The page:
2 Domenic Marbaniang Teaching Document, 2019 Unless the deceiving god aka evil demon problem was solved, Descartes realized, all knowledge (including mathematics) is covered by the shadow of doubt.
Descartes finds his Foundations But, Descartes suddenly realized that even if a God or a demon were deceiving him, and he could doubt the whole world of experiences (people, trees, things, etc), there is one thing that he could not doubt, the fact that it is he who is doing the doubting or it is he who is wondering if he is being deceived. In other words, he could not doubt his own existence. Thus, he was able to see that:
I think, therefore I exist Cogito ergo sum (in Latin)
It could also be stated as I am doubting, therefore I am existing Or Am I being deceived? That means, I exist.
Descartes thought that this truth “I exist” is so simple and commonsensical that it cannot be refuted. For, if someone said “I don’t exist”, he only contradicts himself. This truth is self-evident, a priori and is known by intuition (i.e. clear and definite knowledge), not by inference (or reasoning and arguments).
Next, Descartes realized that this meant that he is a thinking being (I think) which meant that he is a mind. This also meant that the mind is different from the body, because he was able to doubt the reality of his body (he could imagine his body did not exist and that it was an illusion), but he could not doubt the reality of himself as a thinking being. This led him to identify the mind-body dualism (for which Descartes is famous as well).
Next, Descartes focused on the idea of perfection and claimed to be able to see that an all-perfect being (God) necessarily and eternally exists. He claimed to know this not on the basis of reasoning, but by clarity of intuition. He said that if people would steadily fix their mind on this concept of the all-perfect being, they would be able to see for themselves that this all-perfect being must have necessary and eternal existence. Descartes went forward and gave a few arguments to help others see this for themselves.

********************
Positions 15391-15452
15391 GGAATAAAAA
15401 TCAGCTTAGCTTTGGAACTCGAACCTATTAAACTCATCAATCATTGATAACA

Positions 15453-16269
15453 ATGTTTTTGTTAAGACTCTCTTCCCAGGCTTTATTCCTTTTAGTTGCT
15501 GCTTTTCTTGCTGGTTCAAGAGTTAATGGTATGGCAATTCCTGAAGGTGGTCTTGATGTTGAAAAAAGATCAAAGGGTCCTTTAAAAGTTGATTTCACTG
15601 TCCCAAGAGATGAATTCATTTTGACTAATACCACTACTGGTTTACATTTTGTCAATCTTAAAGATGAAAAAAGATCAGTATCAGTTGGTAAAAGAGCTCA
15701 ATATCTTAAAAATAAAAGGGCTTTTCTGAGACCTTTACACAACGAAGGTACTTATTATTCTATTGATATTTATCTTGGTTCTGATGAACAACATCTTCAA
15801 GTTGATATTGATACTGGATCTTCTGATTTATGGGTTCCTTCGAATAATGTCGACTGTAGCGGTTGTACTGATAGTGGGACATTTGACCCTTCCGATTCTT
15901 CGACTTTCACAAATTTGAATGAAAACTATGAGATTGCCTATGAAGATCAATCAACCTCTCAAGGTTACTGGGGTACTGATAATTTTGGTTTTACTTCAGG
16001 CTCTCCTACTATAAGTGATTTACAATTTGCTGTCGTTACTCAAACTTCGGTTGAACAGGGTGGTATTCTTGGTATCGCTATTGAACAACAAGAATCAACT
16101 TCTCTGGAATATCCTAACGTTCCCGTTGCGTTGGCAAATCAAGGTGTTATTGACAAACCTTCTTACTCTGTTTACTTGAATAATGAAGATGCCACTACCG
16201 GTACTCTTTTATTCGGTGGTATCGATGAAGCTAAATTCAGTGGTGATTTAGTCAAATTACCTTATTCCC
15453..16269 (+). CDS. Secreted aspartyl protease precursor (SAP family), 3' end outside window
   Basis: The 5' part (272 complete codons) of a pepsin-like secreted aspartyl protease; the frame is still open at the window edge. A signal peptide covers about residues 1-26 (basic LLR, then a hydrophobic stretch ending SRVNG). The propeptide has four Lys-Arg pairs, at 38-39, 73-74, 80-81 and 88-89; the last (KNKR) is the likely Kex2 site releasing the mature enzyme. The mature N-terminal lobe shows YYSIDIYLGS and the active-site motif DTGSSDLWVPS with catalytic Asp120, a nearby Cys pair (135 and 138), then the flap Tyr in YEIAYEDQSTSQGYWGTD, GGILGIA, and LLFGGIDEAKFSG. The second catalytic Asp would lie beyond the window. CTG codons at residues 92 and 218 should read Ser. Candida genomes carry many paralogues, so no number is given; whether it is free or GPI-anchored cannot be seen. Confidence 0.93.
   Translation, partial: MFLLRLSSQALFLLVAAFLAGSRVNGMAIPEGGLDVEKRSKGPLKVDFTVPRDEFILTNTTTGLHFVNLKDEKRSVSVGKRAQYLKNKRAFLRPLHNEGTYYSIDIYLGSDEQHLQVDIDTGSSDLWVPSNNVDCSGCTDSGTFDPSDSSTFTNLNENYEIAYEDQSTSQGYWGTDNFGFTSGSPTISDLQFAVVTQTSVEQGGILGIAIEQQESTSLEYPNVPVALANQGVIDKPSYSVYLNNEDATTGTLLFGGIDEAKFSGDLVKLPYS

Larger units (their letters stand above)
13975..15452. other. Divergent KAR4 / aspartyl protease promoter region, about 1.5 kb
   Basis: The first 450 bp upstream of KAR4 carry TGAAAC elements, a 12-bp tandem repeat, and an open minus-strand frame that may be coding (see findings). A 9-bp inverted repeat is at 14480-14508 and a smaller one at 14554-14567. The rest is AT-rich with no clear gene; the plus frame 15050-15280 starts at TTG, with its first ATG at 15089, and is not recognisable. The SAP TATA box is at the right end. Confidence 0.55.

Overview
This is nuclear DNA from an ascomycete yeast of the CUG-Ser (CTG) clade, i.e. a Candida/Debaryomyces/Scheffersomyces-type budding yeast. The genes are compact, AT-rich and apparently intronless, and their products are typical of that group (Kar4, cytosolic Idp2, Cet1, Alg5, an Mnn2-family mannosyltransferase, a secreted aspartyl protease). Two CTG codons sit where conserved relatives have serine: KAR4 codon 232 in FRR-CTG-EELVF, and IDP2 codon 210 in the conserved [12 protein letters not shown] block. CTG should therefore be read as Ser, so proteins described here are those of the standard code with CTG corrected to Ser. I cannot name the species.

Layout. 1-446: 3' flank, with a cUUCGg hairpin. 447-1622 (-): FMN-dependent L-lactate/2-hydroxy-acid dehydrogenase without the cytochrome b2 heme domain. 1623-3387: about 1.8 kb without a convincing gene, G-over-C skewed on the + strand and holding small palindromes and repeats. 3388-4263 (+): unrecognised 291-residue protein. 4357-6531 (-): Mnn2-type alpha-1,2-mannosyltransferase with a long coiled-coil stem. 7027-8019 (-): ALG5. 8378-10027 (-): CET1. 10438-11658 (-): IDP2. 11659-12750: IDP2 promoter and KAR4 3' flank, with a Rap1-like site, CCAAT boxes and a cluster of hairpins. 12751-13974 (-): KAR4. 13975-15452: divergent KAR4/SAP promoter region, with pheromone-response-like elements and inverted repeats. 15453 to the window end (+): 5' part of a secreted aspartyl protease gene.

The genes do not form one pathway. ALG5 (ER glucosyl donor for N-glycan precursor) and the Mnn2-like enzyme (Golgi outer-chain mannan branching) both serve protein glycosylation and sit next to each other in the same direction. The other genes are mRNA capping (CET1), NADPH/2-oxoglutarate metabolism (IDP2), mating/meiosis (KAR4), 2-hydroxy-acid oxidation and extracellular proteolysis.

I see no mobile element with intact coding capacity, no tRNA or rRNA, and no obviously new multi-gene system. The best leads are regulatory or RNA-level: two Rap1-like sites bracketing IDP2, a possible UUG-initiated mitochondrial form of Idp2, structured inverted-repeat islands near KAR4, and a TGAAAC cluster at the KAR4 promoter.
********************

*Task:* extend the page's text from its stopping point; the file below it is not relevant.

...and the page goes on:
3 Domenic Marbaniang Teaching Document, 2019 a. The Ontological Argument: 1. Whatever I clearly and distinctly perceive to be contained in the idea of something is true of that thing. 2. I clearly and distinctly perceive that necessary existence is contained in the idea of God. 3. Therefore, God exists. (See Nolan 2015)
This argument is based on Descartes’ rule of clear and distinct perception (intuition), that whatever is clear and distinct to the mind’s eye is also true in reality.
Another way of putting this argument would be: 1. I have an idea of a supremely perfect being, i.e. a being having all perfections. 2. Necessary existence is a perfection. 3. Therefore, a supremely perfect being exists (See Nolan 2015)
If we say that we have the concept of the all-perfect, but also say that such an all-perfect being does not exist, then we are actually saying that this all-perfect being is lacking something, viz., existence. However, if the all-perfect lacks something, then how can it be all-perfect? Therefore, the all-perfect must necessarily exist. b. The Trademark Argument: This has come to be known as the trademark argument because of Descartes’ claim that the idea of the all-perfect could only be stamped on our minds by an all-perfect God. It is his trademark.
Argument 1 1. We have a concept of things, e.g. a machine on the basis of either previously seeing another machine or because (if we have never seen the like) we have invented it ourselves. 2. We have the concept of an all-perfect being. 3. We have neither seen such a being nor have ever created such a being (for nothing around us nor we are all-perfect). 4. Therefore, the concept of an all-perfect being must have some other source. 5. That source must be all-perfect, or else it cannot produce the concept of an all-perfect being. 6. Therefore, such a source, viz. an all-perfect being necessarily exists.